Selective VPS34 inhibitor blocks autophagy and uncovers a role for NCOA4 in ferritin degradation and iron homeostasis in vivo

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Abstract

Cells rely on autophagy to clear misfolded proteins and damaged organelles to maintain cellular homeostasis. In this study we use the new autophagy inhibitor PIK-III to screen for autophagy substrates. PIK-III is a selective inhibitor of VPS34 that binds a unique hydrophobic pocket not present in related kinases such as PI(3)Kα. PIK-III acutely inhibits autophagy and de novo lipidation of LC3, and leads to the stabilization of autophagy substrates. By performing ubiquitin-affinity proteomics on PIK-III-treated cells we identified substrates including NCOA4, which accumulates in ATG7-deficient cells and co-localizes with autolysosomes. NCOA4 directly binds ferritin heavy chain-1 (FTH1) to target the iron-binding ferritin complex with a relative molecular mass of 450,000 to autolysosomes following starvation or iron depletion. Interestingly, Ncoa4−/− mice exhibit a profound accumulation of iron in splenic macrophages, which are critical for the reutilization of iron from engulfed red blood cells. Taken together, the results of this study provide a new mechanism for selective autophagy of ferritin and reveal a previously unappreciated role for autophagy and NCOA4 in the control of iron homeostasis in vivo.

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Figure 1: PIK-III is a selective inhibitor of VPS34 enzymatic activity.
Figure 2: Human VPS34 structure and molecular basis for PIK-III selectivity.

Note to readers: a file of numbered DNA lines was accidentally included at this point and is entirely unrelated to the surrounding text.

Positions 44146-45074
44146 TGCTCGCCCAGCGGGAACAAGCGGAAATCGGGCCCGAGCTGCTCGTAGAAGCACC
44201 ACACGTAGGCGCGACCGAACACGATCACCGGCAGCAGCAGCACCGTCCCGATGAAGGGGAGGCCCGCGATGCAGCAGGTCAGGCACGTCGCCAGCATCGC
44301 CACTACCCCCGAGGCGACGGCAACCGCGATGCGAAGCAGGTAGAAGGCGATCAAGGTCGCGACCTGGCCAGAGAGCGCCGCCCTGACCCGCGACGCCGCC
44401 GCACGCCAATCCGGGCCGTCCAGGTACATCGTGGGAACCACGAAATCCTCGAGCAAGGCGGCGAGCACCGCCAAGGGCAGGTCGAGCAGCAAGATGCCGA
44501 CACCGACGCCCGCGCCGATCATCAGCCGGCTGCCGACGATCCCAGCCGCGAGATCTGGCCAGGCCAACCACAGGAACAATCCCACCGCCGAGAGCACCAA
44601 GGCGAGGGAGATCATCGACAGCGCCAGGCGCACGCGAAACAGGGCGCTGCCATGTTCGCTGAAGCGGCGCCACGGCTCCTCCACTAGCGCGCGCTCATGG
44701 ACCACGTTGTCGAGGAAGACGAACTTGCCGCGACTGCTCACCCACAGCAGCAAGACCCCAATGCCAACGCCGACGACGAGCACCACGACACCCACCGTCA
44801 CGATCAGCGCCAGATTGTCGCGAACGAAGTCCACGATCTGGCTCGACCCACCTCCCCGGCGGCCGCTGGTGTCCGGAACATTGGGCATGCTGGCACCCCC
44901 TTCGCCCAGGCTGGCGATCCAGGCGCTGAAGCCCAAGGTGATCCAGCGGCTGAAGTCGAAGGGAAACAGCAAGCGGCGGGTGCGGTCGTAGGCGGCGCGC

Figure 3: PIK-III is a robust inhibitor of autophagy and LC3 lipidation in mammalian cells.
Figure 4: PIK-III and ubiquitin affinity proteomics reveals NCOA4 as an autophagy substrate.
Figure 5: NCOA4 targets ferritin proteins to the lysosome for degradation.
Figure 6: Accumulation of the high-molecular-weight ferritin complex in NCOA4−/− cells.
Figure 7: NCOA4 regulates iron homeostasis in vivo.

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Acknowledgements

We would like to thank E. George, A. Donovan, K. Mansfield, L. Klickstein, D. Glass, R. Xavier and M. Fishman for their input and advice.

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W.E.D., B.N., E.T., S.L., Z.W., S.D’A., H.W., D.W., J.K., P.B., S.U. and L.O.M. performed cell biology experiments. J.N., J.T., D.S., and M.S. performed proteomic experiments. R.A.E., J.C., C.L., D.E.B. and M.S.K. performed protein crystallography studies and analysed the co-structural data. P.F., M.E.D. and F.H., performed high-throughput screens, I.C-T., E.H., A.H. and E.P.K. performed medicinal chemistry experiments. W.E.D., H.L., Q.F. and T.N. generated mice. W.E.D., B.N., R.A.V. and L.O.M. analysed mouse data and provided interpretation. B.N., I.C-T., S.B.H., J.B., J.T., C.J.W., V.E.M., J.A.P., D.B., P.M.F., M.A.L., X.M., L.G.H., B.D.M., T.N., M.S., K.M.K., E.P.K. and L.O.M. provided supervision. W.E.D., B.N. and L.O.M. wrote the manuscript with input from other co-authors. L.O.M. devised the concept and supervised the project.

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Correspondence to Leon O. Murphy.

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Integrated supplementary information

Supplementary Figure 1 PIK-III is a selective inhibitor of VPS34 in vitro and in mammalian cells.

(a) U2OS cells expressing GFP-FYVE were incubated with the indicated compounds (2 h), fixed, stained with Hoechst 33342 and imaged by automated epifluorescence microscopy. Representative images of GFP-FYVE are shown and scale bars are equivalent to 10 μm. GFP-positive puncta/cell were determined using an image analysis algorithm and these data were then used to determine IC50 values for each compound as shown in Fig. 1c. (b) U2OS cells expressing GFP-FOXO3A were incubated with the indicated compounds (2 h), fixed, stained with Hoechst 33342 and imaged by automated epifluorescence microscopy. Representative images of GFP-FOXO3A (green) and Hoechst 33342 nuclear staining (blue) are shown and scale bars are equivalent to 10 μm. The ratio of nuclear to cellular GFP fluorescence intensity was determined using an image analysis algorithm and these data were then used to determine IC50 values for each compound as shown in Fig. 1d.